|MadSci Network: Zoology|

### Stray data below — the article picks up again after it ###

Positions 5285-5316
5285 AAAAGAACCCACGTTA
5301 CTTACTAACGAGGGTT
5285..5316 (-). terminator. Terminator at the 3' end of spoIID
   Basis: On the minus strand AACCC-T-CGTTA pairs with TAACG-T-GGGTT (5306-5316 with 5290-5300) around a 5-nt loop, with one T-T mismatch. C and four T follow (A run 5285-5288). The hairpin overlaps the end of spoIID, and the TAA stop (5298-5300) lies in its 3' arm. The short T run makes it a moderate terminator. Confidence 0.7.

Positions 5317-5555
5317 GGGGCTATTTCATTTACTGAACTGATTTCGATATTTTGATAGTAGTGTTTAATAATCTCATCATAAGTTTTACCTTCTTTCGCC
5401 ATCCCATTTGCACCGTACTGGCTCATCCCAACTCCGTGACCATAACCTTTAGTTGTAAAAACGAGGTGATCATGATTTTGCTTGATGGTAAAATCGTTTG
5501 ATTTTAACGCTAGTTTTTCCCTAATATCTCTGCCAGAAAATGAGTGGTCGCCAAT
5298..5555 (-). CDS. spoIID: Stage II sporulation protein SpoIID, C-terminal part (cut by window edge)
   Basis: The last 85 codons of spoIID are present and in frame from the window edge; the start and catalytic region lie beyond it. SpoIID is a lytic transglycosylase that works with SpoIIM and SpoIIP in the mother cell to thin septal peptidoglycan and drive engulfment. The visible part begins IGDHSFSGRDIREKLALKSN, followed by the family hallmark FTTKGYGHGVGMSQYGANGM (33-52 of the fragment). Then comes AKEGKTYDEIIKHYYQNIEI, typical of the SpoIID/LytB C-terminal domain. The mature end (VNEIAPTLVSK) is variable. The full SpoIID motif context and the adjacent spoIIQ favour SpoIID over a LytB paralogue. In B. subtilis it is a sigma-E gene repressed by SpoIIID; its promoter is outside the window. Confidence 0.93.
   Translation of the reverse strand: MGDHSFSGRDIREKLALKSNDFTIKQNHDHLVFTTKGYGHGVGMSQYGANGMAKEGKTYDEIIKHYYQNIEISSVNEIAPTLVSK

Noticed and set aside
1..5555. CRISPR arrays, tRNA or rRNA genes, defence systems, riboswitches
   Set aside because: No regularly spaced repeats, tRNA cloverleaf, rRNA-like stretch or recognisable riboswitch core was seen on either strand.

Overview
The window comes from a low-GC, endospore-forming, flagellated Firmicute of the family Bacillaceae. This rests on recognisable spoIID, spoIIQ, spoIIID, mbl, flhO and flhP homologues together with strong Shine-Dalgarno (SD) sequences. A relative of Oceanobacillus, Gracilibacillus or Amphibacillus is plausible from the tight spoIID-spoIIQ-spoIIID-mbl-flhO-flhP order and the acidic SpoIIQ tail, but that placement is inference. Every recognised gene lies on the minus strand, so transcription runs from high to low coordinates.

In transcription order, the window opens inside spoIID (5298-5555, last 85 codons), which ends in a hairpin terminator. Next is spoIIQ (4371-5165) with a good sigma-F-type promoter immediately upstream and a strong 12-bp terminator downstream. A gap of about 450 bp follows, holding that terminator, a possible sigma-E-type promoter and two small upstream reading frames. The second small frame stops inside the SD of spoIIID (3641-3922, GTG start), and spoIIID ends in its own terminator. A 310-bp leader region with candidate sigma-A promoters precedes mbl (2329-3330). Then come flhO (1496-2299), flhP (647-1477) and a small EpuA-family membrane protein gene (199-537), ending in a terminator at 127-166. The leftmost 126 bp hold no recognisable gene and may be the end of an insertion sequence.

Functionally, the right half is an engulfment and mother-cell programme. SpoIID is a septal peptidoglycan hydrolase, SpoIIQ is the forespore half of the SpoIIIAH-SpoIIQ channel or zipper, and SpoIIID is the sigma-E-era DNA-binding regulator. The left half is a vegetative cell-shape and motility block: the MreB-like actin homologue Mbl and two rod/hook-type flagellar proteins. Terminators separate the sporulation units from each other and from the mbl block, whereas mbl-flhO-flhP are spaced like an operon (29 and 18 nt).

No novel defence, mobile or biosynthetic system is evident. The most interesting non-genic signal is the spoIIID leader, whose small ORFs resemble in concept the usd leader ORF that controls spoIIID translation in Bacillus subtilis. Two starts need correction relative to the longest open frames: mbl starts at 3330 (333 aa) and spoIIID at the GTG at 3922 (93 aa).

I guess I would argue that all organisms have some sort of activity/inactivity cycle, but it wouldn't necessarily be comparable to what you're familiar with in humans or raccoons or even plants (which have a light/dark cycle because they conduct photosynthesis, obtaining energy from the sun during the day and transforming it into sugars at night). In microorganisms, there could be activity and inactivity based on photosynthesis (just as in plants), the cell cycle, or spore production. The cell cycle is the process all cells go through, and includes a period of growth, when the cell is basically enlarging itself and replicating its DNA, and a period of mitosis or cell division, during which the cell splits into two "daughter" cells. So microorganisms could appear to have a cycle of activity (mitosis) and relative inactivity. The other aspect of microorganisms that you could consider an active-inactive cycle is when they produce spores. A lot of fungi and bacteria reproduce by spores, which are sort of like the seeds produced by flowering plants, in the sense that they can remain dormant for a while, and a new organism grows from them. But spores can remain inert for up to hundreds of years while environmental conditions are tough. Then, after a nice rain shower, or some other required environmental change occurs, the spore becomes active and grows into a new organism. So this could look like an activity-inactivity cycle, with the spore being the inactive phase and the adult organism the active phase. This is similar to your and my activity cycle in that it is maintained by environmental factors, but these are factors much less predictable than whether the sun will come up tomorrow. To answer the other part of your question about the life span of microorganisms, I can either play biologist or philosopher. Some people argue that microorganism are immortal, because they simply make exact copies of themselves over and over. Barring mutations (mistakes in the DNA replication), a bacterium that you put in a test tube today could copy itself endlesslesly and produce identical "offspring" for centuries, thus appearing to be immortal. I would argue, however, that the bacterium's life span lasts from one mitosis to another; in other words, from the time its "parent" cell divided to produce it, until the time it divides to produce its own daughter cells. That life span could be just a few minutes.
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